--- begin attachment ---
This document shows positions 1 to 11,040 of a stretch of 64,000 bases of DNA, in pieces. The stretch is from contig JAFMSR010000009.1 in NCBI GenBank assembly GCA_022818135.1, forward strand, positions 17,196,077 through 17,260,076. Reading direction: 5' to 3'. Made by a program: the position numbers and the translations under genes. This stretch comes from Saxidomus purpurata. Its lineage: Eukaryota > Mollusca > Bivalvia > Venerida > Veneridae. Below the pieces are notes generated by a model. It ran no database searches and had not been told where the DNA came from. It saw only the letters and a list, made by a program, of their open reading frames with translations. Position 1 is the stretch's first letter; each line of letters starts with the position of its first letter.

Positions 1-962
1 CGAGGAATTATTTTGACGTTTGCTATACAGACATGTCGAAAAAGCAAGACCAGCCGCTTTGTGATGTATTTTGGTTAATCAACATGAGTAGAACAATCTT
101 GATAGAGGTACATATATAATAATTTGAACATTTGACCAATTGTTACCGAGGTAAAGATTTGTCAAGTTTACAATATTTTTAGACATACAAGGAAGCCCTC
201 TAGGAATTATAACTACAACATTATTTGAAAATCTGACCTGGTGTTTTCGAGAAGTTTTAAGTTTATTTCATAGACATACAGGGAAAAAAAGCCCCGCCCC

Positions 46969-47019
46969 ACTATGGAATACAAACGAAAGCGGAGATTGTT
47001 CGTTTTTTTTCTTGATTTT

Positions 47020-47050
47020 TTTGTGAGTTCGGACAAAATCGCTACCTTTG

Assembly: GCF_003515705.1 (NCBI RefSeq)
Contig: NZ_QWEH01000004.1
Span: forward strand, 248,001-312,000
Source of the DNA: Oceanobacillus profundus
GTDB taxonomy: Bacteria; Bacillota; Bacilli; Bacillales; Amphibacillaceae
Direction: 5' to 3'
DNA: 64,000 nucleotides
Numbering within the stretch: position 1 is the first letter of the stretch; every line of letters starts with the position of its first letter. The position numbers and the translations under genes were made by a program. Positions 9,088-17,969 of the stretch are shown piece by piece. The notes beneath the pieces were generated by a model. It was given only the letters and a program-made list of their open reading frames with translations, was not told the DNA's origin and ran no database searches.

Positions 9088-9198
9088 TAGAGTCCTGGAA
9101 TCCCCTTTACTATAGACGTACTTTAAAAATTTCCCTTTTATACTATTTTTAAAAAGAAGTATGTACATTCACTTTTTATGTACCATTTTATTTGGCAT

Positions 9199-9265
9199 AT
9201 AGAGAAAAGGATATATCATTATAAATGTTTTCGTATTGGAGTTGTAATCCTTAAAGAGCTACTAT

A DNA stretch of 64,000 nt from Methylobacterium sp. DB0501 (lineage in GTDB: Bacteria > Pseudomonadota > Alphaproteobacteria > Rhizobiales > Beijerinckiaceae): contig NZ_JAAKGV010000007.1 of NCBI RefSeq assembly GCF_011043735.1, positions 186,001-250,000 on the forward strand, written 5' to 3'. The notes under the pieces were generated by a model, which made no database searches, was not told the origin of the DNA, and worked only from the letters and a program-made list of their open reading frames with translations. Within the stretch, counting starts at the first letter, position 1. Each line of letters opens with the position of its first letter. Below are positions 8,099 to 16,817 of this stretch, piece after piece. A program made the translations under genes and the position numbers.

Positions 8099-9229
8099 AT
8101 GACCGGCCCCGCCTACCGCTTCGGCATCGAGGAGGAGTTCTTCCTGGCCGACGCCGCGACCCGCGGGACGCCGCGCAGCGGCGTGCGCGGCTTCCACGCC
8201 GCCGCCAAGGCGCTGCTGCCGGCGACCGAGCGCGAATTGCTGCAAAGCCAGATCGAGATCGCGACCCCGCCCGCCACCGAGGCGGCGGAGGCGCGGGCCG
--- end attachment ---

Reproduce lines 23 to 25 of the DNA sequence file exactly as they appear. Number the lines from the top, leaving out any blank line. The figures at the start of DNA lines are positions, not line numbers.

9199 AT
9201 AGAGAAAAGGATATATCATTATAAATGTTTTCGTATTGGAGTTGTAATCCTTAAAGAGCTACTAT

A DNA stretch of 64,000 nt from Methylobacterium sp. DB0501 (lineage in GTDB: Bacteria > Pseudomonadota > Alphaproteobacteria > Rhizobiales > Beijerinckiaceae): contig NZ_JAAKGV010000007.1 of NCBI RefSeq assembly GCF_011043735.1, positions 186,001-250,000 on the forward strand, written 5' to 3'. The notes under the pieces were generated by a model, which made no database searches, was not told the origin of the DNA, and worked only from the letters and a program-made list of their open reading frames with translations. Within the stretch, counting starts at the first letter, position 1. Each line of letters opens with the position of its first letter. Below are positions 8,099 to 16,817 of this stretch, piece after piece. A program made the translations under genes and the position numbers.